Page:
29. Let us consider a simple case of laminar flow between two parallel plates separated by a small distance d. The upper plate moves at a constant velocity U while the lower plate remains at rest. At the plate fluid interface in both cases there is no velocity due to the strong forces of attraction. Therefore the velocity profile in the fluid is given by
  30. Let us consider a simple case of laminar flow between two parallel plates separated by a small distance d. The upper plate moves at a constant velocity U while the lower plate remains at rest. At the plate fluid interface in both cases there is no velocity due to the strong forces of attraction. Therefore the velocity profile in the fluid is given by
  31. Let us consider a simple case of laminar flow between two parallel plates separated by a small distance d. The upper plate moves at a constant velocity U while the lower plate remains at rest. At the plate fluid interface in both cases there is no velocity due to the strong forces of attraction. Therefore the velocity profile in the fluid is given by
  32. Let us consider a simple case of laminar flow between two parallel plates separated by a small distance d. The upper plate moves at a constant velocity U while the lower plate remains at rest. At the plate fluid interface in both cases there is no velocity due to the strong forces of attraction. Therefore the velocity profile in the fluid is given by
  33. A viscous fluid can exhibit two different kinds of flow regimes, Laminar and Turbulent In laminar flow, the fluid slides along distinct stream-tubes and tends to be quite stable, Turbulent flow is disorderly and unstable The flow that exists in an y given situation depends on the ratio of the inertial force to the viscous force. The magnitude of this ratio is given by Reynolds number, where U is the velocity, L is the length and v = μ/ρ is the kinematic viscosity. Reynolds observed that flows at small Re where laminar while flow at high Re contained regions of turbulence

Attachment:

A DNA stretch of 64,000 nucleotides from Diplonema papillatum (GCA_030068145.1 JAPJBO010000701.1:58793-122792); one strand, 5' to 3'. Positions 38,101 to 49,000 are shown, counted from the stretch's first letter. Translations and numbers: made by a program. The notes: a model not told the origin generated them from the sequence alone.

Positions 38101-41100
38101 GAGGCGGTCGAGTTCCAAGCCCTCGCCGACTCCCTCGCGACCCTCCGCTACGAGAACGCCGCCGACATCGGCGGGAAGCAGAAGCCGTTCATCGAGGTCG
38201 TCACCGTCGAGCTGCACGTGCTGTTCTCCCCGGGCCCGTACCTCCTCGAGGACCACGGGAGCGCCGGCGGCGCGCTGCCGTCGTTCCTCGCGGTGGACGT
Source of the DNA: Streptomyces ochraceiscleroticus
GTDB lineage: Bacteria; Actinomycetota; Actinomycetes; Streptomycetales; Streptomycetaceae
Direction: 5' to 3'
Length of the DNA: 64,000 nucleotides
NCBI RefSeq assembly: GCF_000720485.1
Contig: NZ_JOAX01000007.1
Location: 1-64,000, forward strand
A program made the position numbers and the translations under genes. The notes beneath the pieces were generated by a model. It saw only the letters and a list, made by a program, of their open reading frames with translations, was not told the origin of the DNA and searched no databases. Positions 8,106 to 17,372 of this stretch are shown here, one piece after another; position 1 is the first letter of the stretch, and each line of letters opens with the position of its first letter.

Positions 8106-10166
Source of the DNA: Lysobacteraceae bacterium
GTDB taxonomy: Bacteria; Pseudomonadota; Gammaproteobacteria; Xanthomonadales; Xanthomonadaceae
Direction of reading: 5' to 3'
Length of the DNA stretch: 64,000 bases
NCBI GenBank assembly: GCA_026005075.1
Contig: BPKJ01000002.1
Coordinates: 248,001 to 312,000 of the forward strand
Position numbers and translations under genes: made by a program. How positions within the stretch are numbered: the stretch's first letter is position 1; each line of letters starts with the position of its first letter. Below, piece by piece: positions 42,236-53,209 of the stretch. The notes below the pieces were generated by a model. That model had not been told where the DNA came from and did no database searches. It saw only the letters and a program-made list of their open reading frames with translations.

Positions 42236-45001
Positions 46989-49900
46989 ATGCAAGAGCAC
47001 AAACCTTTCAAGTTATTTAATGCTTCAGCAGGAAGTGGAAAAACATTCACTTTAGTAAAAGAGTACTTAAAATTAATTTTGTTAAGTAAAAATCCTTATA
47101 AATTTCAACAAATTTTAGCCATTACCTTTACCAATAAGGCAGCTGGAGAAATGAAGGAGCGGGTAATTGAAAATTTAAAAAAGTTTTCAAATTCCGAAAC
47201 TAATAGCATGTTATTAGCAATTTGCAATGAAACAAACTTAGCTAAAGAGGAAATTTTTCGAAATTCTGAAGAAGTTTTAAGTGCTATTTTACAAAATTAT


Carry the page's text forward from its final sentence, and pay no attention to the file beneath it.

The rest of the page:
34. For the inviscid flow the velocity fields in the upstream and downstream regions are symmetrical, therefore the corresponding pressure distribution is symmetrical. It follows that the net force exerted by the fluid on the cylinder is zero. This is an example of d’Alembert’s paradox For a body immersed in a viscious fluid, the component of velocity tangential to the surface of the fluid is zero at all points. At large Re numbers (Re>>1), the viscous force is negligible in the bulk of the fluid but us very significant in a viscous boundary layer close to the surface of the body. Rotational components of flow know as vorticity are generated within the boundary layer. As a certain point, the seperation point, the boundary layer becomes detached from the surface and vorticity are discharged into the body of the fluid. The vorticity are transported downstream side of the cylinder in the wake. Therefore the pressure distributions on the upstream and downstream sides of the cylinder are not symmetrical in the case of a viscous fluid. As a result, the cylinder experiences a net force in the direction of motion known as drag. In the case of a spinning cylinder, a force called life arises at right angles to the direction of flow.
  35. CL and CD are dimensionless constants know as the coefficient of Lift and the coefficient of Drag respectively. Lift and drag can be changed by altering the shape of a wing i.e. ailerons. For small angles of attack, the pressure distribution ont he upper surface of an aerofoil is significantly lower than that on the lower surface which results is in a net lift force.
  36. CL and CD are dimensionless constants know as the coefficient of Lift and the coefficient of Drag respectively. Lift and drag can be changed by altering the shape of a wing i.e. ailerons. For small angles of attack, the pressure distribution on the upper surface of an aerofoil is significantly lower than that on the lower surface which results is in a net lift force.